It sounds almost paradoxical, but maintaining a mindful state is heavily linked to the body as a whole. With this being said, many mindfulness practitioners say that the best place to start is with a mindfulness body scan, which I will walk you through it at the end of this article, but you don’t want to skip ahead because there’s some pinnacle information we’re about to cover. We’ve already discussed the direct association between the brain and mind fairly extensively in previous blogs, so there’s no need to cover that topic too deeply.
Let’s just note that many psychological disorders are correlated with alterations in at least one of several physical brain processes. But the impact of the rest of the body is too often understated when studying the mind, despite its fairly obvious supporting role. We’ll explore some of the ways that we may benefit by gaining a better understanding of this relationship.
Though it is far from an exclusively negative influence on the practice of mindfulness, the body does introduce several factors that tend to complicate the process. To begin with, mental health is fundamentally tied to physical well-being. Simple things like aches or minor nutrient deficiencies can make it difficult to concentrate, while more serious conditions can totally impair your perspective (various induced forms of psychosis, blood infections, types of drug impairment, etc.).
The experience of being physically unwell may also lead to a decline in mental health related to depression, anxiety and anger, especially if a disability is involved.
Be it due to diseases that directly impact the brain or as a side-effect of an unrelated condition, the mind is almost always influenced by the decline of physical health. This change is usually stressful to the experiencer because it is unfamiliar and often uncomfortable, presenting new challenges when trying to utilize mindfulness strategies that work in a “normal” state of mind.
Even in conditions of perfect health, the simple act of physically sensing the world can easily distract us from being in the vmoment, mainly because it can so easily trigger memories of similar sensations.
Facilitating Mindful Meditation
Our experience of various sensations through the physical body can easily take our attention away from the moment if we lack focus, but the senses can actually be extremely valuable tools in the practice of mindful meditation. Breathing, for example, is a common focal point that acts as a beacon to keep attention on the present.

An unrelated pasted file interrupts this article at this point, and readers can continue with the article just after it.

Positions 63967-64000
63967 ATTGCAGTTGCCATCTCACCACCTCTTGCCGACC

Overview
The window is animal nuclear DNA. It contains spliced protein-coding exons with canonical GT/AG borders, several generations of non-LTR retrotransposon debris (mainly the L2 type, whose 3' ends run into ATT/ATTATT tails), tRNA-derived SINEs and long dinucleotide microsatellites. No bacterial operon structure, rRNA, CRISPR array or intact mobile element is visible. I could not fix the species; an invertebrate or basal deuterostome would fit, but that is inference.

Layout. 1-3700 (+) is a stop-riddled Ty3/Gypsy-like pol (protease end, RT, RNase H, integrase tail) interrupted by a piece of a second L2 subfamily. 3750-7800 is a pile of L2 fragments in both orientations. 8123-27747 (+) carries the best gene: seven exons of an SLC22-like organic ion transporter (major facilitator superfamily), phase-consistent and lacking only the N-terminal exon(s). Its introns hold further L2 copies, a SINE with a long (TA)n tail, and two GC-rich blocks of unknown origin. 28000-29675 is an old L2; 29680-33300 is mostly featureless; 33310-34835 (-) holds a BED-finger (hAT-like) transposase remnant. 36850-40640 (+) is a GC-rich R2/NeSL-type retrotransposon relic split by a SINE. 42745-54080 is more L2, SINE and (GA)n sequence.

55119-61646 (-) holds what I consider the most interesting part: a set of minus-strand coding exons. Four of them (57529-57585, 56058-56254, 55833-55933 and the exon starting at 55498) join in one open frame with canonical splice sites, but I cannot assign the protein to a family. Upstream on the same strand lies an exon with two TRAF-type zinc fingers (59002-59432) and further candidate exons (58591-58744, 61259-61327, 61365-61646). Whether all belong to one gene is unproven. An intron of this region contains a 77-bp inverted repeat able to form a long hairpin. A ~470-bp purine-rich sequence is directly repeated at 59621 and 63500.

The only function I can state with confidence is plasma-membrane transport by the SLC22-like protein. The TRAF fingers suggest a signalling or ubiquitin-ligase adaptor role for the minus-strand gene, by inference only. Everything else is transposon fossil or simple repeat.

Heartbeats work just as well, as do vocal expressions with specific cadences and rhythmic repetitions. Yoga implements this strategy through the sense of touch (includes internal physical sensations, like muscle movements).
When you separate the memory factor, which is necessary to experience the moment anyway, we can recognize the senses as being co-observers. The moment is commonly described as a non-physical experience when discussing mindfulness. This is necessary partially because of the time gap between our conscious experiences of the external world and the initial measurements taken by the senses.
But if considered separate from our conscious perception, the senses may be thought of as having a unique and direct connection to the moment that would otherwise be unavailable. Put simply, we can use the acquisition of a sensation as a meditative focal point just as effectively as the experience, which is the cornerstone for understanding how to do a mindfulness body scan.
There is more to being mindful than simply understanding the concepts, and living in the moment takes more than achieving a static state of mind. It is also a means to continuously enact positive changes in your day to day life. Many of these alterations will be psychological in nature, but the physical body is a necessary and effective tool for interacting with the external world, and it too can be guided by mindfulness.
A key skill of most professional athletes is the ability to maintain an extraordinary focus on the present. Being in the present moment may be a new idea to some, especially when it comes to how to be present. That is why I made a video about 7 ways to be more present and mindful for beginners. Whether they realize it or not, the technical perfections that give athletes faster reaction times, increased force generation and above-average situational intellect, would not be possible without a strong connection to the moment of each action. Practice of all sorts is essentially a way to sharpen the clarity of that moment.
An extreme example of the body-moment relationship can be found in experts that perform amazing physical feats. My favorite example is a practitioner of samurai swordsmanship whose precision and reaction time is so incredibly fast that it cannot possibly be a result of visual processing. He must either track objects through another sense, or has somehow trained his brain to skip much of the analysis in the visual system. Both possibilities would require a mastery of establishing a bodily connection to the moment.
Mind and Body without Paradox